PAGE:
# John Horton Conway

"If you want to make any progress in life, go as far as any sane personwould go and then keep going." John Horton Conway

##
Conway's Circle Theorem (click to go straight to it)

Conway's Proof of Morley's Theorem (click to go straight to it)

JHC at Spelman College

Colm was fortunate to spend quality time with the late John H. Conway (1937-2020) about a dozen times between April 1995 (when JHC visited Spelman College) and August 2017 (at MoMath's MOVES conference in NYC), taking in a July 1999 trip to Glendalough (Ireland) along the way.

Wicklow, Ireland. Photo by Diana Conway, who remembers, "That was a lovely trip. I remember you driving us around twisty roads and suddenly a sheep would be taking a nap in our path. That amused me to no end!"

Colm speaks about John as part of the BAAM! tribute (Sat 25 April 2020)

See his *Guardian
* obituary, and
Siobhan Roberts' *NYT*
obituary.
Also Numberphile has many fine Conway videos, along with a new
tribute here, featuring some previously unaired recordings of John himself
alongside reminiscences from Siobhan Roberts, David Eisenbud and Tony Padilla.
Hear here for BBC Radio 4's *Last Word* tribute (featuring Roger Penrose, it starts 14 minutes in).

Numerous articles in MAA journals, written by and about John and his friend and collaborator Richard Guy (1916-2020), have been collected and shared here courtesy of Don Albers.

John Conway posed and solved problems in a great variety of mathematical areas, one knotty one was only recently solved by Lisa Piccirillo .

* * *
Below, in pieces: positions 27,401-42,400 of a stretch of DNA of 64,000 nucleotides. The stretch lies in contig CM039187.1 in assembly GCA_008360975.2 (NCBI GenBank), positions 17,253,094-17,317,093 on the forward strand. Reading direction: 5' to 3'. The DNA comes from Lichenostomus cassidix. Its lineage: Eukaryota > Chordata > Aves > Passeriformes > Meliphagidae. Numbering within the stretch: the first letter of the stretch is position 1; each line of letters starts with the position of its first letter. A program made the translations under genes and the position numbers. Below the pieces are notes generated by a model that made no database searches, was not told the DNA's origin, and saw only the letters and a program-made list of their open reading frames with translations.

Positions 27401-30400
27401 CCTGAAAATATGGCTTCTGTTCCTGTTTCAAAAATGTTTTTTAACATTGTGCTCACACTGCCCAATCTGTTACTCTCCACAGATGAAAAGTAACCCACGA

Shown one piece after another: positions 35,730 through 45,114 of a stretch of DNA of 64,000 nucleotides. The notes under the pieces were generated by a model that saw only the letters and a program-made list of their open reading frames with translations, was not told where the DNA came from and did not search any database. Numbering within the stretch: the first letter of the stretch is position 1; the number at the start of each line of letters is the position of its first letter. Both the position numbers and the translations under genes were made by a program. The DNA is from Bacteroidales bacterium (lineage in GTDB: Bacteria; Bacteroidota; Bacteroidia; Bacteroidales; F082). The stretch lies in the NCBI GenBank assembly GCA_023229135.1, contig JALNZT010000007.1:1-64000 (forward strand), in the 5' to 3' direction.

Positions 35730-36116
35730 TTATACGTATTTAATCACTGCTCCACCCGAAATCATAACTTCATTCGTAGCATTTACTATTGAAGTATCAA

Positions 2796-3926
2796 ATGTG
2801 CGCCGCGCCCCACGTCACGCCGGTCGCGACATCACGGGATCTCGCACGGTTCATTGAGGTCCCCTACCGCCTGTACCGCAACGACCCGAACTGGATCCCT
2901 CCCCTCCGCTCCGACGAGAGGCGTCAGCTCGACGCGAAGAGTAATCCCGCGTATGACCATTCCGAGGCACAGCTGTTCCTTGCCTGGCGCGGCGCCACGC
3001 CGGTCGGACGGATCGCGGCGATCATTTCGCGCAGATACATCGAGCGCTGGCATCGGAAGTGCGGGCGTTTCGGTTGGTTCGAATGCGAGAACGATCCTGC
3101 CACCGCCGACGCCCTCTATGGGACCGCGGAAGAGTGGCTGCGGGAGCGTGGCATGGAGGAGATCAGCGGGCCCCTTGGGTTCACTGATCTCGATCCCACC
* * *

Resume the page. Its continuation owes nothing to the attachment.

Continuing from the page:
16 May 2020, NYT published an extensive "Martin Gardner worthy" article by Conway
biographer
Siobhan Roberts called *Travels
with John Conway, in 258 Septillion Dimensions* which further explored his legacy.

The following day, Jim Propp published Confessions of a Conway Groupie.

On 23 May, *Nature* published a Conway Obit by
Manjul Bhargava.

Conway was sometimes described as magical. Here he is enjoying playing with the "anti-gravity decks of cards", at MOVES conference at MoMath in NYC, August 2017. (Photo courtesy of Ibrahim Dulijan.) He loved a good prank too.

## Conway's Circle Theorem

On 4 May 2020, Doris shared a new proof which we highlight below, saying "It's much nicer and more convincing. One that I think Conway would have been more likely to produce."

As for other proofs of this result predating the recent interest in the theorem,
Matt adds: "A small amount of internet detective work turned up a 2013 paper by Francisco
Capitán which does provide a proof of Conway's circle theorem, albeit in a
rather indirect and non-elementary way. In fact, that paper establishes a
generalization of Conway's result in which a certain set of six points is
defined relative to an arbitrary interior point **P** of any triangle.
These points are then shown to lie on a conic, and that conic turns out to be
a circle if and only if **P** is the incenter of the circle (in which case
the six points coincide with the ones Conway defined)."

On 7 May 2020, the *Aperiodical* ran a proof
without words of the result contributed by Colin Beveridge. Matt Baker responded,
"That's one of the most beautiful Proofs Without Words I've ever seen". An
associated
video (with words!) followed on 11 Jun 2020.

## Conway's Proof of Morley's Theorem

John Conway announced a simplified
proof in 1995, which Alexander
Bogomolny explains.
Though it was in circulation for over a decade, it remained unpublished until
2009, when it apppeared in Martin Gardner’s *Sphere Packing, Lewis Carroll,
and Revresi* (Cambridge University Press), an update of *New Mathematical
Diversions from Scientific American* from 1966. Below is editor Peter Renz's
Postscript of the material in Chapter 17 ("H. S. M. Coxeter"). Peter recalls,
"I went over the final version of the ms with John in Princeton when I was
returning from the Joint Mathematical Meetings in Washington, D.C., in January
of 2009. He made several nice suggestions which I was able to work into the
book before publication. This was the first publication of his proof of Morley’s
Theorem."

*Mathematical Intelligencer*published John's take on it, illustrated with an obtuse triangle.